Miosis, evolving under the action of morphine is associated with a stimulating effect on the center of the oculomotor nerve. It is implemented with the participation of cholinergic mechanisms, and therefore hindered not only by naloxone but also by atropine. This is a very important diagnostic feature of poisoning by morphine and other opiates (except promedola), because this effect does not develop tolerance or she develops very slowly, and miosis will occur even in drug addicts, tolerant to high doses of drugs.

Nausea and vomiting associated with the activating influence of morphine on the trigger zone hemoretseptornuyu vomiting center. As already mentioned, these effects are usually quickly develops tolerance and they pass with time or, given the right dose. But sometimes required the appointment of antiemetics in the first 1-2 weeks of treatment.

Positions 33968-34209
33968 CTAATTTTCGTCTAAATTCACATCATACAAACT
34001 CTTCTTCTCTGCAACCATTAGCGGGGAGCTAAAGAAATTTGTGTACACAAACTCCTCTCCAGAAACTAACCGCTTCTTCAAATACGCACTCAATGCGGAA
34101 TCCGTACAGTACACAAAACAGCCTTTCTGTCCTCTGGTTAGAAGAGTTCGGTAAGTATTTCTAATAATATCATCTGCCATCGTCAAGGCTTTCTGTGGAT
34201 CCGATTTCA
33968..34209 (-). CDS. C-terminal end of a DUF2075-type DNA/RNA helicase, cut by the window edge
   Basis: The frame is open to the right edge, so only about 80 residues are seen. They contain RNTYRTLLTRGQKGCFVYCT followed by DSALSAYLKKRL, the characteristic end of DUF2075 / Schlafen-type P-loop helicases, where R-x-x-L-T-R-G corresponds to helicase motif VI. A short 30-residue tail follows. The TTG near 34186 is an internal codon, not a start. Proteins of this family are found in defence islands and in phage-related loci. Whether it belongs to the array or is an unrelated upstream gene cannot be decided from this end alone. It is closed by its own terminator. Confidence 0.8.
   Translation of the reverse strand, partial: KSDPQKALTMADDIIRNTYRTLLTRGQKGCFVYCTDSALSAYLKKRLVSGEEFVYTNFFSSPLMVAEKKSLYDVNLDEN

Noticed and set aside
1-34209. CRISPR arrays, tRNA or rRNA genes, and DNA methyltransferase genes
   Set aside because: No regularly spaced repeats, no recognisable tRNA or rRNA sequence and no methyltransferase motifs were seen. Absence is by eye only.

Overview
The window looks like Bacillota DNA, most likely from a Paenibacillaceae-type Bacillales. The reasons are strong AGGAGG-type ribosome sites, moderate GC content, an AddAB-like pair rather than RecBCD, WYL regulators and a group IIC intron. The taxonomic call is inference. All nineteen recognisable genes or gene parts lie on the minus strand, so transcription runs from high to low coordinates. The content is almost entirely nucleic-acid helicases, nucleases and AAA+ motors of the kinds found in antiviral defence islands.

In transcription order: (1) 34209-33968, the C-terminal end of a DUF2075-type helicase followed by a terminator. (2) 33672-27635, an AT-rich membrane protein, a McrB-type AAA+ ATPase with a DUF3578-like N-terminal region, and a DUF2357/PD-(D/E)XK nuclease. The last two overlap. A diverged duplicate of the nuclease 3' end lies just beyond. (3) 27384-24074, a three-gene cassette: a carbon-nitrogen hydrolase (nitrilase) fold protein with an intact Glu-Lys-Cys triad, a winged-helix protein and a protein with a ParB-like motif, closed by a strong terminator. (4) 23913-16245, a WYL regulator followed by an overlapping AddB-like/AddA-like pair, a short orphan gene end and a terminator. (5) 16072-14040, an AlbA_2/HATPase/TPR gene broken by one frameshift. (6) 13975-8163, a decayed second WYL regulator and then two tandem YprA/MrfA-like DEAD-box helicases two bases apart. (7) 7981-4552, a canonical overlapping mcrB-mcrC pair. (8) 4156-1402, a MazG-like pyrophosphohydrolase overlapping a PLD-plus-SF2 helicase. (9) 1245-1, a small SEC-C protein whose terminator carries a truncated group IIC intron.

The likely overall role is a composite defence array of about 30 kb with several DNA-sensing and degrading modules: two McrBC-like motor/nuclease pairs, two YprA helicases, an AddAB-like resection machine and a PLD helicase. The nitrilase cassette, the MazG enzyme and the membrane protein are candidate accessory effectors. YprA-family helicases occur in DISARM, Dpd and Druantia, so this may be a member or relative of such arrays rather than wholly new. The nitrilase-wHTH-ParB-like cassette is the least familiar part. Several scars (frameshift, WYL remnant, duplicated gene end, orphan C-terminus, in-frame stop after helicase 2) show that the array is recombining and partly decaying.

Tolerance, or addiction, manifested by progressive reduction of the pharmacological effects of opioid analgesics like morphine during prolonged use of the drug. Dose-dependent effect. In the appointment of high-dose tolerance can develop very quickly, especially when administered intravenously, as well as in individuals not suffering from pain, and may dictate the need for increased doses of one to two orders of magnitude. But in patients with chronic pain syndrome, it develops slowly. Degree of expression of tolerance for different effects of morphine varies. Expressed tolerance is formed with respect to analgesia, euphoria, sedation, nausea and vomiting, respiratory depression. Minimum tolerance develops with respect to miosis and constipation.